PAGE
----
Today, more than 7,000 education customers use the AWS Cloud to lower IT costs, launch student analytic initiatives, and prepare students for STEM careers.
Following on their heels, Microsoft Azure offered grants to students and researchers, providing 12 months free subscriptions to Windows Azure for faculty, and 6 months free subscriptions for students. Combined with the Microsoft Office 365 program (Microsoft Office Suite, OneDrive, etc.), Microsoft has enabled thousands of instructors and students to easily collaborate and further their educations.
Google Cloud announced their grants program late in 2016. But theirs remains restrictive, allowing educators from only a handful of countries to partake in their program, so far.
Private enterprises such as Lynda.com emerged in the 1990s, piggybacking on the dot com boom and providing online software training services in the form of educational videos.
In 2009, Simplilearn started as a simple blog providing tips on cracking the PMP certification exam. Since then, the company has expanded providing online courses in various technical subjects such as Data Science, Big Data and Machine Learning. Simplilearn also offers virtual labs where students can practice their knowledge in safe environments at their own convenience.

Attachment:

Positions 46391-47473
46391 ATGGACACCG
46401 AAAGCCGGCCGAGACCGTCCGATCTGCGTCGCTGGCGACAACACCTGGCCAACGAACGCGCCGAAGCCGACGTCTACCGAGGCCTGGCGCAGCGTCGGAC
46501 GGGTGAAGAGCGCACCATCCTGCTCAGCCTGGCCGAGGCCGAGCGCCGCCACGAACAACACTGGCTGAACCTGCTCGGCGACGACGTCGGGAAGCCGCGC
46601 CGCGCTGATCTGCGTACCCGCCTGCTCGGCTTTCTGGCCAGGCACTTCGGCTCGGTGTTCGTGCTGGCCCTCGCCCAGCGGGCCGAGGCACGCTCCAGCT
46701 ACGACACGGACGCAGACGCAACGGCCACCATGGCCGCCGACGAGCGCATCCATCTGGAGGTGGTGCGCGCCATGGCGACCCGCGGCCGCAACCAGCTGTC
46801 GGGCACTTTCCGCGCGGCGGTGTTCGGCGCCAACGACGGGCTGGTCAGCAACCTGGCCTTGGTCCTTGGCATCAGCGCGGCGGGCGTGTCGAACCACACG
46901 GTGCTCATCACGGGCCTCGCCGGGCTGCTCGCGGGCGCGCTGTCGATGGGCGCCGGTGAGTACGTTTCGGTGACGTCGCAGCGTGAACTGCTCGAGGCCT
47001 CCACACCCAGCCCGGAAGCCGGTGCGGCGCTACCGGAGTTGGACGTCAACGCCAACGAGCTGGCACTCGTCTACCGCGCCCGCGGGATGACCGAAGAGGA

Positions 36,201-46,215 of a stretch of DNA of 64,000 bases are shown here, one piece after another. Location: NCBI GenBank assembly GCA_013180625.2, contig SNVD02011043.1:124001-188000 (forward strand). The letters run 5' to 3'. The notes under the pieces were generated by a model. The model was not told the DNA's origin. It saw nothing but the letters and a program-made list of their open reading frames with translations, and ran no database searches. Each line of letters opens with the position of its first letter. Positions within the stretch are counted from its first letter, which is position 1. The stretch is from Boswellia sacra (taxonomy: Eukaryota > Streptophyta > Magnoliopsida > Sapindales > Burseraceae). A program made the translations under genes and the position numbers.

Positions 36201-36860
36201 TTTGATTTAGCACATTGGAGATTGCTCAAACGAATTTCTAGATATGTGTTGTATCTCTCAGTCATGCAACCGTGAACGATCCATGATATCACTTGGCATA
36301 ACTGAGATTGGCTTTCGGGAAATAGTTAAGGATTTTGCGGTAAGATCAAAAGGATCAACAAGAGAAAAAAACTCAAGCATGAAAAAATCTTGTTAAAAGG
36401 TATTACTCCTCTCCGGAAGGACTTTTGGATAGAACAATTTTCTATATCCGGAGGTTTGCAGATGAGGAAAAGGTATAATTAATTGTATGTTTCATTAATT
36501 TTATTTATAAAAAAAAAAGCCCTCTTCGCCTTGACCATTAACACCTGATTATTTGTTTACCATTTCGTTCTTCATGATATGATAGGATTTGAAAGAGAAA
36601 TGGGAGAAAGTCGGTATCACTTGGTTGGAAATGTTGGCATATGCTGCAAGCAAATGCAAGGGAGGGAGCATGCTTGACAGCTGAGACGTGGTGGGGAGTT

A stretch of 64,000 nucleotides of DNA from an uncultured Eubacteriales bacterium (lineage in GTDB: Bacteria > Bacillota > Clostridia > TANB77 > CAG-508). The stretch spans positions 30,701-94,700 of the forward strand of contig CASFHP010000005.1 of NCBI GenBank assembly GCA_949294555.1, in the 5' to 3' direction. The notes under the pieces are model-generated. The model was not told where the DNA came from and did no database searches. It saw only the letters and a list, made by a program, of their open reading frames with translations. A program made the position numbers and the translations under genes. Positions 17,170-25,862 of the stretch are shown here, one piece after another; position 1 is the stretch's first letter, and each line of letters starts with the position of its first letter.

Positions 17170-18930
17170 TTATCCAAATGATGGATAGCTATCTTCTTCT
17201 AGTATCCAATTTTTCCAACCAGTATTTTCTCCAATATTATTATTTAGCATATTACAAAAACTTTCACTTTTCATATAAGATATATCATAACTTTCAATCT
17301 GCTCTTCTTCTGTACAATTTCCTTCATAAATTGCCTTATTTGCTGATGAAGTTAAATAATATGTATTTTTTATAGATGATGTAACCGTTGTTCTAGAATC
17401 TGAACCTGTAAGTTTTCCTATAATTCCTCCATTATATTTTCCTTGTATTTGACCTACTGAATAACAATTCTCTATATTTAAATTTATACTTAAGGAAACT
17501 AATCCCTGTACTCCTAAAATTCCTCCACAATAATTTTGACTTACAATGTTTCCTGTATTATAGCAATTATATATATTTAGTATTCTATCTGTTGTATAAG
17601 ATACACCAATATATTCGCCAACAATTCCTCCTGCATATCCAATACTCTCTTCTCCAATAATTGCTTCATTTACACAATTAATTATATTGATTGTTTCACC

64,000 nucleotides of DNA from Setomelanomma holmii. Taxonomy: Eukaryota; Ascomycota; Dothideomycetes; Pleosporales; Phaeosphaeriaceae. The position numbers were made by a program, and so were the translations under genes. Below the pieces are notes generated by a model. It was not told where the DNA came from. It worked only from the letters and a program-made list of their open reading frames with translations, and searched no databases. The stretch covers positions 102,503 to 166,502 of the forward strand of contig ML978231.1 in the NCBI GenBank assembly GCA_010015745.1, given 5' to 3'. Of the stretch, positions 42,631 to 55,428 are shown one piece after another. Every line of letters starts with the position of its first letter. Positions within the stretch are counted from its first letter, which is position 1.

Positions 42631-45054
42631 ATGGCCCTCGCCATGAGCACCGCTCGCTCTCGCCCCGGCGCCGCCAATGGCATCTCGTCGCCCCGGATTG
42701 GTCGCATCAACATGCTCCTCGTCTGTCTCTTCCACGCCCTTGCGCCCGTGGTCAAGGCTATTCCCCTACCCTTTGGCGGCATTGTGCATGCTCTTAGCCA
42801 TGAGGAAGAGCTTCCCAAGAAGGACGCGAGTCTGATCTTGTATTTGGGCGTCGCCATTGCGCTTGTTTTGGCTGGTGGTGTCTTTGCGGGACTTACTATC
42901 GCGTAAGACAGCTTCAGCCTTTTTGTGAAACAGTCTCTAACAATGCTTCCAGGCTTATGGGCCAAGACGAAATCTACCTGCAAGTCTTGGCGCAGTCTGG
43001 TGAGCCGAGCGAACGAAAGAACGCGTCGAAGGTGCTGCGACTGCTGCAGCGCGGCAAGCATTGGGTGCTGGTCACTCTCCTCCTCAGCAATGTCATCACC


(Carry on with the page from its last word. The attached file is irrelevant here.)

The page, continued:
MOOC or Massive Open Online Course exploded into the education scene in 2012, providing millions of people access to high quality education from top universities across the world within the convenience of their homes. Coursera, edX and Udacity platforms flourished allowing universities like Stanford, Harvard and Columbia to offer online courses in a range of subjects. In 2012, the number of enrollments in MOOC Platforms was 1.5 million, which quickly grew to 58 million students in 2016.
Corporations first introduced e-learning using cloud tech in 1997. Cisco Networking Academy was one early example. Since then, they have been delivering free learning opportunities, assessments, and instructional support through cloud technology to educational institutions around the world.
Despite the immense benefits cloud has to offer institutions, it does come with some limitations that become more complex when universities opt for a multi-cloud solution. Some common issues include:
CoreStack is a leading cloud management and governance platform that promotes effective consumption, operation and optimization of cloud services. We are here to help universities and online educational institutions implement sound cloud management and governance solutions.
CoreStack’s cloud governance and management features enable institutes to use ‘templates’ to automate the deployment of lab training environments for various courses. This helps reduce manual efforts and dramatically speeds up the deployment process.
To adequately meet the varying levels of demand, infrastructure scalability is automated.
With automated de-provisioning, lab environments are automatically shut down after their stipulated time period.
CoreStack’s event-driven automation feature eliminates the need for manual intervention for minor issues. This reduces manual maintenance costs.
CoreStack enables online learning providers to increase lab availability to 99.99%